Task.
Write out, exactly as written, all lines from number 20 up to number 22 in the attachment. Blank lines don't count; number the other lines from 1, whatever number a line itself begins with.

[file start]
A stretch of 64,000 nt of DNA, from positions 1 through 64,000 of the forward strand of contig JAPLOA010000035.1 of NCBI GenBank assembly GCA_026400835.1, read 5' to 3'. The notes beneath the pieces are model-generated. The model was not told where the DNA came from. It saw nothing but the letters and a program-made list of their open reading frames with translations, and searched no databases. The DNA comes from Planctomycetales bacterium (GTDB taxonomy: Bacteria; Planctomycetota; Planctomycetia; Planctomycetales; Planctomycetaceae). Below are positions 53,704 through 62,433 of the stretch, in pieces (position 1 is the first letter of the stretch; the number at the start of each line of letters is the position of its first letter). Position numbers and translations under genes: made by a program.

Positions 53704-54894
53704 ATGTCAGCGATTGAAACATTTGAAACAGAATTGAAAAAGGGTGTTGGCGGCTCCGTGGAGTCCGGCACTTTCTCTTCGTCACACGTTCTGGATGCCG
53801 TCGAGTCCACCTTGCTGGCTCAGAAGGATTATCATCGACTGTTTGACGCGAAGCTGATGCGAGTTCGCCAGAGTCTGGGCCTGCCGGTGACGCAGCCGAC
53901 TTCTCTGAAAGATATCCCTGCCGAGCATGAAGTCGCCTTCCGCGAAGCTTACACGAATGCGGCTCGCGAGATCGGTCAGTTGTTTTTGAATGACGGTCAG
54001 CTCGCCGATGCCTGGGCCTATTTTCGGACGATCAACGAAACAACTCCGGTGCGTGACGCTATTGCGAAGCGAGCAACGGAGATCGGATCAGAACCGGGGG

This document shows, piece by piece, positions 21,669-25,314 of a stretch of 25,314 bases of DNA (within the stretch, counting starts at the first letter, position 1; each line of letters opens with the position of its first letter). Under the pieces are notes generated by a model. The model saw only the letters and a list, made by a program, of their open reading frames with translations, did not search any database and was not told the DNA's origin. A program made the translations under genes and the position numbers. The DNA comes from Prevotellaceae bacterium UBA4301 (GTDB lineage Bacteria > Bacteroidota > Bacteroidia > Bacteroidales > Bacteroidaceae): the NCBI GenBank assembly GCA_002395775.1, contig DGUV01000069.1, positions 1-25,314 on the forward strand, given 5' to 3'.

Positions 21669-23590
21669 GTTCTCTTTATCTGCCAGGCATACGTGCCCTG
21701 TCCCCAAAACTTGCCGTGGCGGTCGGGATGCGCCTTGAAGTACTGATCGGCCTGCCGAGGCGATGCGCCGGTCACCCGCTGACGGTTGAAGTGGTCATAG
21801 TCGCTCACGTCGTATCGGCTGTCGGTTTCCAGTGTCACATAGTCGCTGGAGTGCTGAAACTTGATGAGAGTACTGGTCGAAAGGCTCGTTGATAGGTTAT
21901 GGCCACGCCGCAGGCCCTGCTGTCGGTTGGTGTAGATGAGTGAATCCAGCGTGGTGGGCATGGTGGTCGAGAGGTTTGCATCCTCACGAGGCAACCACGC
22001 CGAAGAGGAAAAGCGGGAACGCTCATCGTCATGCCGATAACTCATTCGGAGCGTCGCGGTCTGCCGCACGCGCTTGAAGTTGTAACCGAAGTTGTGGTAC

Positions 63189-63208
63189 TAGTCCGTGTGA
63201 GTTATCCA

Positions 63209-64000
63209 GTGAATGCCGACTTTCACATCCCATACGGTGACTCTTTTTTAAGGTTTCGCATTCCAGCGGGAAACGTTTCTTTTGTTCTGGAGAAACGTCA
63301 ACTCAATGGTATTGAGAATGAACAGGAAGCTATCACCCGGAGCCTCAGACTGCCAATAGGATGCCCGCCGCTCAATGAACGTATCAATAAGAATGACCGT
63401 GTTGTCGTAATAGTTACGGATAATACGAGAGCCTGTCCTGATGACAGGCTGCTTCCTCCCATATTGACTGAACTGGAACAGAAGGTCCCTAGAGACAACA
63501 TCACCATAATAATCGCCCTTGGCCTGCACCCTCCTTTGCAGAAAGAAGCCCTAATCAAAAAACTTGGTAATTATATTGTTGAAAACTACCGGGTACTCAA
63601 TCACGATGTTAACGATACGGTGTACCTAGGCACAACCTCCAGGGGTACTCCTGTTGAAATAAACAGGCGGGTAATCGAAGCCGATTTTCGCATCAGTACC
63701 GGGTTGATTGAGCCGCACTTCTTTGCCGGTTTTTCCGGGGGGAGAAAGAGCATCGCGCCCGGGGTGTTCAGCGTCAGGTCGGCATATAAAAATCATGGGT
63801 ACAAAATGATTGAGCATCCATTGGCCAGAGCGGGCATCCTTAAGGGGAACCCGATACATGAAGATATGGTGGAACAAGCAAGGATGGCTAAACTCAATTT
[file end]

63401 GTTGTCGTAATAGTTACGGATAATACGAGAGCCTGTCCTGATGACAGGCTGCTTCCTCCCATATTGACTGAACTGGAACAGAAGGTCCCTAGAGACAACA
63501 TCACCATAATAATCGCCCTTGGCCTGCACCCTCCTTTGCAGAAAGAAGCCCTAATCAAAAAACTTGGTAATTATATTGTTGAAAACTACCGGGTACTCAA
63601 TCACGATGTTAACGATACGGTGTACCTAGGCACAACCTCCAGGGGTACTCCTGTTGAAATAAACAGGCGGGTAATCGAAGCCGATTTTCGCATCAGTACC